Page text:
PR Fail: Pennsylvania Paper Hypes Fake Voter ID Claim

One of the oldest tried-and-true tactics used by political PR groups involves pitching “branded” or “paid” pieces to the editors of local papers and trying to get them printed as standard news content. The approach often worked in the past because editors were so desperate for material to fill their pages that they either overlooked the fact that they were passing op-eds off as news or they just didn’t care.

In another case of “some things never change”, we witnessed a particularly blatant example of that strategy in action today.

Lay your political affiliations aside for a moment and consider the facts of this case:

  • Over the summer, the Pennsylvania legislature passed a law requiring legal, registered voters to present photo ID in order to cast a ballot.
  • In October, after conflicting rulings in lower courts, the Pennsylvania Supreme Court postponed consideration of the law until after November’s elections, allowing poll workers to ask voters for ID but forbidding them from requiring it.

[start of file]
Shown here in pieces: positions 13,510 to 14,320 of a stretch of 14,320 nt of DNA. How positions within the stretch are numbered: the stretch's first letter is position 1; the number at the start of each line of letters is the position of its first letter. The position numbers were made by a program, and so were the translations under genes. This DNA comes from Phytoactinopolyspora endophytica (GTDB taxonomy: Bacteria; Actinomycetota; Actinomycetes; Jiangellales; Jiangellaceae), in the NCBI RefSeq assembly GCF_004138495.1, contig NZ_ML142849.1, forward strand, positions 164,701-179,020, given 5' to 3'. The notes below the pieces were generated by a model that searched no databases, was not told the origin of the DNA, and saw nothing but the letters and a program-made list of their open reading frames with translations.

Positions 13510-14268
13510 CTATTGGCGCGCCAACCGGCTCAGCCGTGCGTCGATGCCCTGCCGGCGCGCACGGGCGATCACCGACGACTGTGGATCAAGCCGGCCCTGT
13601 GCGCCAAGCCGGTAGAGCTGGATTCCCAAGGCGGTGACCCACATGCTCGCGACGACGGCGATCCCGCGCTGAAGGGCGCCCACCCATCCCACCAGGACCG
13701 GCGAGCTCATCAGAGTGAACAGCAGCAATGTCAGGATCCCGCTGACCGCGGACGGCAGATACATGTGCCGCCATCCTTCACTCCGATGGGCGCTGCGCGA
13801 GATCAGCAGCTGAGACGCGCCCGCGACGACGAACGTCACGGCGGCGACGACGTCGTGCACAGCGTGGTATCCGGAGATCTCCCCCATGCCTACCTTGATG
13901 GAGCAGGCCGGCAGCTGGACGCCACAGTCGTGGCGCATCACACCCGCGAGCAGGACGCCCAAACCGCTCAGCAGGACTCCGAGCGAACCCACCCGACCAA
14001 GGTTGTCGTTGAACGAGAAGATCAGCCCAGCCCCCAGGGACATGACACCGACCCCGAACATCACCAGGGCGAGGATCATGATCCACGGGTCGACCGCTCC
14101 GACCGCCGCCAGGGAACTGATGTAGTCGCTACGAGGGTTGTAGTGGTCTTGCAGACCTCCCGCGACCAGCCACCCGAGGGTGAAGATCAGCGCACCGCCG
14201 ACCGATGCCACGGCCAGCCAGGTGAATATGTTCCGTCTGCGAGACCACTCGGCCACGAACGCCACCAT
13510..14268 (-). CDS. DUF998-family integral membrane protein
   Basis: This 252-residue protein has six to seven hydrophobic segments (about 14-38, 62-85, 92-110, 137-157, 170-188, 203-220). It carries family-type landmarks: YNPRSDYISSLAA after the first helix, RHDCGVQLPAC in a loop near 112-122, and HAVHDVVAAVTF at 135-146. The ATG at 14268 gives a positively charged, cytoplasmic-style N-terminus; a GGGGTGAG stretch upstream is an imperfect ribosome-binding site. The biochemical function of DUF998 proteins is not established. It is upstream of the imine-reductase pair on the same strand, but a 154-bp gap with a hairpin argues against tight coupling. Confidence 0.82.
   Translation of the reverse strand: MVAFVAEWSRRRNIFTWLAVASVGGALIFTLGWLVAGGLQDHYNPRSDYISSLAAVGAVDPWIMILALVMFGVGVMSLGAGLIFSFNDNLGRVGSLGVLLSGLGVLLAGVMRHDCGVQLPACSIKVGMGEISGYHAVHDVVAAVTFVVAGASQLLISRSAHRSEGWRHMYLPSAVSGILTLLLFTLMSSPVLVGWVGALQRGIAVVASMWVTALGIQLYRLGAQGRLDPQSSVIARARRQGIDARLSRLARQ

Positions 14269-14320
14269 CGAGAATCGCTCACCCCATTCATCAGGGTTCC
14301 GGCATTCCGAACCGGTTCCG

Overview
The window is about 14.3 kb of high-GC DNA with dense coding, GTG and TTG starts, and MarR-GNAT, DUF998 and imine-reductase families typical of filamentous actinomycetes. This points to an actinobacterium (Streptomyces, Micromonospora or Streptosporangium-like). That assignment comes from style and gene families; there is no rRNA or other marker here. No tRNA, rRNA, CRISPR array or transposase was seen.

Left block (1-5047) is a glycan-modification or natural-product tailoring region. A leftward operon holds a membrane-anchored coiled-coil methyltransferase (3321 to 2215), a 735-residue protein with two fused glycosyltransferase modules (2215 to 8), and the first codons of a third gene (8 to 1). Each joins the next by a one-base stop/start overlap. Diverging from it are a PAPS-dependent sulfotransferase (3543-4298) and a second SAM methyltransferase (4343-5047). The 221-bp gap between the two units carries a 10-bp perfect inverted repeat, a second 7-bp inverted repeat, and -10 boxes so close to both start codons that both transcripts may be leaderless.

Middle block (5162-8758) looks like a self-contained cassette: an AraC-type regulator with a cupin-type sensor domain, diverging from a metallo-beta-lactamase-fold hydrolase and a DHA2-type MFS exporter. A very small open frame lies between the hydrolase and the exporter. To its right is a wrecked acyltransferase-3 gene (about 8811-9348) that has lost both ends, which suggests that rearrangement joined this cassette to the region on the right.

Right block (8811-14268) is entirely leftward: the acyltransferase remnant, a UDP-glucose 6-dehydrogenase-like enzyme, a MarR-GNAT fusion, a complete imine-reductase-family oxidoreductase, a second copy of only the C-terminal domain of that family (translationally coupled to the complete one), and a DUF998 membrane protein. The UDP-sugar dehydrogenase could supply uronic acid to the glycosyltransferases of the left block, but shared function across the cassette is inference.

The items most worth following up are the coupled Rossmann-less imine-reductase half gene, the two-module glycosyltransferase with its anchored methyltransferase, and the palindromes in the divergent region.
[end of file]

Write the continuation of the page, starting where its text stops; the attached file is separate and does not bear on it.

Confused yet?

You’re not alone. The Supreme Court decision hasn’t stopped the ID rule’s backers from advertising it as if it were the law of the land. Voting rights advocates believe that the purpose of running outdated, inaccurate ads is to sow confusion among the electorate and discourage those who don’t have IDs from voting in November.

We can’t say for certain that this is the case; many organizations may have simply failed to update their information on the law. But last week, a very obvious attempt to confuse the issue appeared in the Mount Pleasant Journal paper under the headline “Photo ID Required for November Election”:

We don’t know how much the placement of this story had to do with the fact that the paper’s publisher, Trib Total Media, is owned by billionaire, political financier and voter ID-law enthusiast Richard Melon Scaife, but there’s simply no valid reason for this completely misleading article to appear in print more than two weeks after the highest court in the state declared the law null and void. The fact that the piece contains no byline only makes it more suspicious.

We’re sure that many political operatives in the state of Pennsylvania have legitimate reasons for supporting the now-lifeless law, but this article was very obviously a bald-faced attempt to confuse voters and discourage them from going to the polls in November—just like the ads that read “SHOW IT” above a tiny “photo ID not actually mandatory” qualifier.

If a PR firm pulled a similar stunt, it would lose most if not all of its credibility. Unfortunately, we can’t see anything like that happening in this case.

@PatrickCoffee Patrick Coffee is a senior editor for Adweek.